The trouble of race

2011-03-21 00:00

RACISM is commonly associated with South African society. Why have you concluded that it is no longer a useful concept?

Racism is a very useful concept, but we prefer not to use it for theoretical and practical reasons. Theoretically, Race Trouble is an attempt to understand social life and racial inequality in the post-apartheid context from the most immediate point of practices — how people go about their lives — for example, holidaying on the beach or in domestic-labour relations in the home. We want to study these forms of race trouble rather than prejudge them at the outset by using the label racism. Inside these contexts, the concept of racism is used by people all the time to further some agenda or the other. It always has practical intent. But we want to study the arrangement of these intentions, practices, identities and social contestations. We want to study race trouble, not participate in it.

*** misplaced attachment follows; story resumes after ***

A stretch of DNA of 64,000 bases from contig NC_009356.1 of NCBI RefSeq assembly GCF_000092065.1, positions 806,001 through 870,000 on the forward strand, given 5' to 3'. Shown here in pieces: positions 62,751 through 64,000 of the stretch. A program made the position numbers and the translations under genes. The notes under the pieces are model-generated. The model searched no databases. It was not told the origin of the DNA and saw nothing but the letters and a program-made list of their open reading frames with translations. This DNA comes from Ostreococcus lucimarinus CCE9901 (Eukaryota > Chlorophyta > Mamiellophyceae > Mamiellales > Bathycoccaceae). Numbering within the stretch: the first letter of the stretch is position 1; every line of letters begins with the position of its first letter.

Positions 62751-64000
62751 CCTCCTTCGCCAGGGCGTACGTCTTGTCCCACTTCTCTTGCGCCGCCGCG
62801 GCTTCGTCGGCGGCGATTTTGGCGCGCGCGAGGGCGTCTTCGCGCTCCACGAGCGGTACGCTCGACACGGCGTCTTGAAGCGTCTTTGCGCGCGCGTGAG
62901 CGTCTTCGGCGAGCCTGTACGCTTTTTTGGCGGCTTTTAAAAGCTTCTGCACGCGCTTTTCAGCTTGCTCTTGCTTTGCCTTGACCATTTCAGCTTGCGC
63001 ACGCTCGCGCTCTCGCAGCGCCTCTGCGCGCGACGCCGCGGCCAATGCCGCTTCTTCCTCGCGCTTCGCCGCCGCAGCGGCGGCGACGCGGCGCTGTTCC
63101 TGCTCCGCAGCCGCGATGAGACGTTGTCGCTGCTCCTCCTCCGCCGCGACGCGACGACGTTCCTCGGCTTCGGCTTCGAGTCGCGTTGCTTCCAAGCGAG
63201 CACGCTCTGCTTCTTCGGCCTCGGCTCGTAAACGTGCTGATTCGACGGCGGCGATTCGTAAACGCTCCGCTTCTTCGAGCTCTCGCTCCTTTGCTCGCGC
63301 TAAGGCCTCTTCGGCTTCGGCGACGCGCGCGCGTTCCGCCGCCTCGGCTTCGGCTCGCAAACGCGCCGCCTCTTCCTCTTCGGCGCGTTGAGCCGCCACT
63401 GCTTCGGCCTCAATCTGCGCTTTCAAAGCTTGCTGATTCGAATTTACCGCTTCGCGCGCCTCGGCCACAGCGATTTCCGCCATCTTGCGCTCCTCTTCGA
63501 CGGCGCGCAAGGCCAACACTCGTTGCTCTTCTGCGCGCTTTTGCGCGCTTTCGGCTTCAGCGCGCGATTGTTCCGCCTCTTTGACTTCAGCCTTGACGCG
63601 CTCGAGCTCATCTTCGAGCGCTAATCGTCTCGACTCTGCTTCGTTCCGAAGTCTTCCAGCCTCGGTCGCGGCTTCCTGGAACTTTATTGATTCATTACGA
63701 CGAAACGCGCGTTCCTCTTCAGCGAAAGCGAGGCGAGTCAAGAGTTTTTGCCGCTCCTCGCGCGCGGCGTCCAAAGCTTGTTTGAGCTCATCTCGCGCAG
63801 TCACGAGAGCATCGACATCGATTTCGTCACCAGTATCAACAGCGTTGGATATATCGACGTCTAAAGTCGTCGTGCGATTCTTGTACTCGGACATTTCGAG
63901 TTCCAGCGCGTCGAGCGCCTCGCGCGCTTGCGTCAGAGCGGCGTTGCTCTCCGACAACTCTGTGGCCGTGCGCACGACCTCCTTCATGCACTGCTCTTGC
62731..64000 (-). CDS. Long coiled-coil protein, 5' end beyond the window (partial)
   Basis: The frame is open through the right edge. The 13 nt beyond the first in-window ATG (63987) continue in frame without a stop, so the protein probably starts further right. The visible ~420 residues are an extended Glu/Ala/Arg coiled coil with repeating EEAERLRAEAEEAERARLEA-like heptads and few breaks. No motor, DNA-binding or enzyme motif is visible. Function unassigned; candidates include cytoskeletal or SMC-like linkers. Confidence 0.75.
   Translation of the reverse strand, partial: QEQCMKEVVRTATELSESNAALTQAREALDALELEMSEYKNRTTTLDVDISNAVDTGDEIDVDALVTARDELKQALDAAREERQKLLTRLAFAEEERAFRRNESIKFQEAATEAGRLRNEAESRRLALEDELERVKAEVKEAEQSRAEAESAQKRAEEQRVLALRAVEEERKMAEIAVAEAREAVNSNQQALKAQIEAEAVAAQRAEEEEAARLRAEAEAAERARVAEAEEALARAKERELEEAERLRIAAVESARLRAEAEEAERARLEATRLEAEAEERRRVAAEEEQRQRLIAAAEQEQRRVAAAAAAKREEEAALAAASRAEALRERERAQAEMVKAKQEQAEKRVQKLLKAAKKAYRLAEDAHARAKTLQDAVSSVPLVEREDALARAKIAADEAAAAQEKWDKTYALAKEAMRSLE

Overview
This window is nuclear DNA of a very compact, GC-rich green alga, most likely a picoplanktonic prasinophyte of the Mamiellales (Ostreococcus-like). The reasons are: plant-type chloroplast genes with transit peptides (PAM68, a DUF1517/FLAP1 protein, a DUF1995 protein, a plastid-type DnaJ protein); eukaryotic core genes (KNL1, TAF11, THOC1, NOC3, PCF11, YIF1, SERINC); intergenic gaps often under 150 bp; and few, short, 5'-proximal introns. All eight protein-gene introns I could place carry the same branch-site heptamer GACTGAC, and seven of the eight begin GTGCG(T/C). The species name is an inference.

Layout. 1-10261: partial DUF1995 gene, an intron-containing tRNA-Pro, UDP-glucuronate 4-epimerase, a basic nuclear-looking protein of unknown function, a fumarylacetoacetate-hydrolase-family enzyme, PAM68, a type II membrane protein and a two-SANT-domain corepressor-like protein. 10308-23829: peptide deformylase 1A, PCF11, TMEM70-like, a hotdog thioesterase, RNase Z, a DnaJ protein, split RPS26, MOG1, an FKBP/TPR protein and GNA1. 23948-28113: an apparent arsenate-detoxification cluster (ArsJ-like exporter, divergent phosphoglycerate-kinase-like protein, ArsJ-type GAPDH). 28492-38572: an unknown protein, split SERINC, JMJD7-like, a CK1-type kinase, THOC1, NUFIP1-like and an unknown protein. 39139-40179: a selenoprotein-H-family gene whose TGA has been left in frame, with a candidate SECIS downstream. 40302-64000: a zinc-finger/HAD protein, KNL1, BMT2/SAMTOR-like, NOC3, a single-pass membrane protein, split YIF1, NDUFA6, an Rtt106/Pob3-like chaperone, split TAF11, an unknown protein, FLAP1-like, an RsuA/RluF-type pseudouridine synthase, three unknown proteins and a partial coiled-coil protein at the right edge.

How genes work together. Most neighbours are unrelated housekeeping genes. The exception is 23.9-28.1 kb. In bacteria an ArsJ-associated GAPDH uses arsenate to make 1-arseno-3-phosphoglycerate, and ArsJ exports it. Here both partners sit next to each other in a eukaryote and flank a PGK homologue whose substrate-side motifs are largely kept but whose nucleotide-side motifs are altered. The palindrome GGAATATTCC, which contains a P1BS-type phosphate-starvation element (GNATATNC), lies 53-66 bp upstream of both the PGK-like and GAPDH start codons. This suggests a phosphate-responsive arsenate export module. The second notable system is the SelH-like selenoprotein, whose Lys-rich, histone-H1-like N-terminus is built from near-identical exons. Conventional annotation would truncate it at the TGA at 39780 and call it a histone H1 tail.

And how do you explain the alternative concept of race trouble that forms the title of your book?

Race trouble is a social psychological concept that refers both to the collective reality by which social, economic and material life is contoured along race lines, and the psychological reality of being a person living in such unequal contexts, participating in life, with the experientially potent fears, interests and aspirations that accompany such participation.

 

Why is race trouble important to an analysis of modern South Africa?

Race trouble is everywhere you look. It is evident in the newspapers and the rest of the media, in ordinary conversations, in the dreams of fantasies, in public institutions, in protest action, greed and defensiveness, guilt, social conflict, and so on. Should we be surprised? No. We live in a society constructed around race.

 

In looking at the persistence of race as an issue, you consider psychological and sociological theory. Both are found wanting. Why is this and what replaces them?